Maryam, who is going to hold a public PML-N gathering on May 28, is also active in media now and her aggressive statements are putting the incumbent government under immense pressure. After all, a government with a fractured mandate is threatened by an opposition leader who is ready to risk everything and is mobilizing her vote bank. The same is the case with the establishment, as at this juncture when the country is embroiled in an economic crisis, it can hardly afford to have a leader like Maryam opposing the current political discourse with the help of the masses.

However, the question remains: Will the province of Punjab respond to Maryam’s call and will she be able to defy all the odds and beat the invisible forces on the power chessboard? Nawaz Sharif created the anti-establishment narrative in Punjab and to the surprise of many critics, Punjab responded positively. Had Saudi Arabia and other global players not backed the establishment, the outcome of last year’s general elections could have been very different. In any case, Sharif”s PML-N made a huge mistake during the last eight months by not adopting the aggressive narrative of Sharif, and it seemed like for awhile that the PML-N was seeking a deal from the powers that be. However, with Maryam back at the PML-N helm with her firm stance on the narrative of “Respect the Vote,” there are clear indications that the party is ready to take on both the visible and the invisible forces.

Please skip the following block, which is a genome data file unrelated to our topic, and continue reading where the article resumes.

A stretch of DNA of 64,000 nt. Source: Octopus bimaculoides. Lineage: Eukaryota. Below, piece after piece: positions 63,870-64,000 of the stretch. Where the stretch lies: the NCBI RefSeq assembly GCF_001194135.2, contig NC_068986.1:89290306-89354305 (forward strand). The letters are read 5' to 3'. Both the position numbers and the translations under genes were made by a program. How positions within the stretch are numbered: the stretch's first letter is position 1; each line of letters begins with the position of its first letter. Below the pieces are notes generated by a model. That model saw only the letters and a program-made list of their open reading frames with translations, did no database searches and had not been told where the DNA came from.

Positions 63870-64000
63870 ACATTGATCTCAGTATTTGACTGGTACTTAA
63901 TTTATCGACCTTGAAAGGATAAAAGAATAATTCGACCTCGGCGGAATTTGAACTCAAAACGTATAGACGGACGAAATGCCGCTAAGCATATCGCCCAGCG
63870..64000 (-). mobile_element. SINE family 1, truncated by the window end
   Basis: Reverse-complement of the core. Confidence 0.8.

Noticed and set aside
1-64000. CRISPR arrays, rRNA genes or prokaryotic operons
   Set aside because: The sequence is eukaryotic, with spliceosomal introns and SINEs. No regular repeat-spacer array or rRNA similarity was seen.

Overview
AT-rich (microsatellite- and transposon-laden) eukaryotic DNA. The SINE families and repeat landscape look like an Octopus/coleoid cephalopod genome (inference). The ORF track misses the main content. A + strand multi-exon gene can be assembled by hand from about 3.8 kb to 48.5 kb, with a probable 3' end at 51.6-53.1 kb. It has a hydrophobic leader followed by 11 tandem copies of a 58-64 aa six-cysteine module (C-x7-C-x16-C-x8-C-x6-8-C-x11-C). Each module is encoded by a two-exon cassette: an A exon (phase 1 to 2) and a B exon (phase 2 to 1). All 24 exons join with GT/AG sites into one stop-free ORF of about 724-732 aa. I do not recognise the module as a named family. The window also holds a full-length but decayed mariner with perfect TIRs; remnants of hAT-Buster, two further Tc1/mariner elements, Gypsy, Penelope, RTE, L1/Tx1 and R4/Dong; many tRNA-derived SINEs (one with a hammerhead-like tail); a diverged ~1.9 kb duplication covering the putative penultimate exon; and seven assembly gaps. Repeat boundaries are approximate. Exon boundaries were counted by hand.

Maryam has the ability to pull in crowds and mobilize the PML-N vote bank, but will she be able to turn the tables and make the province of Punjab rise against the current status quo? After all, not long ago Punjab was considered a traditional pro-establishment province. It is clear that Maryam and the PML-N do not want to topple the PTI government right now as they think that the longer it rules the more its inefficiency will become apparent. However, sooner or later, the decisive round of the battle will be fought and the PML-N under the leadership of Maryam Nawaz will be standing against the 71-year rule of the invisible forces and that is not easy at all. There will be round the clock propaganda, character assassination, more cases of corruption, and maybe Maryam will be sent to jail like her father if she is able to launch a massive protest movement in the coming months.

If she can do it, she will, of course, change the political history of the country, but this way of politics demands sacrifices beyond imagination and patience. If only the establishment had realized that hijacking the mandate of the masses and arresting a popular leader like Sharif for dissent would result in more political chaos and divisions in the country perhaps it would have decided not to interfere in political proceedings. It is not too late, though, and if the establishment returns to its constitutional role, leaving political discourse to the politicians and the masses, things can get better.

Otherwise, soon the province of Punjab will become the decisive battlefield for the supremacy of democracy, and Maryam Nawaz leading the next round would mean no more compromises or fear for the PML-N. The clock is ticking and it is in the best interest of the country if the establishment takes a step back and lets the political forces decide the future political discourse of the country.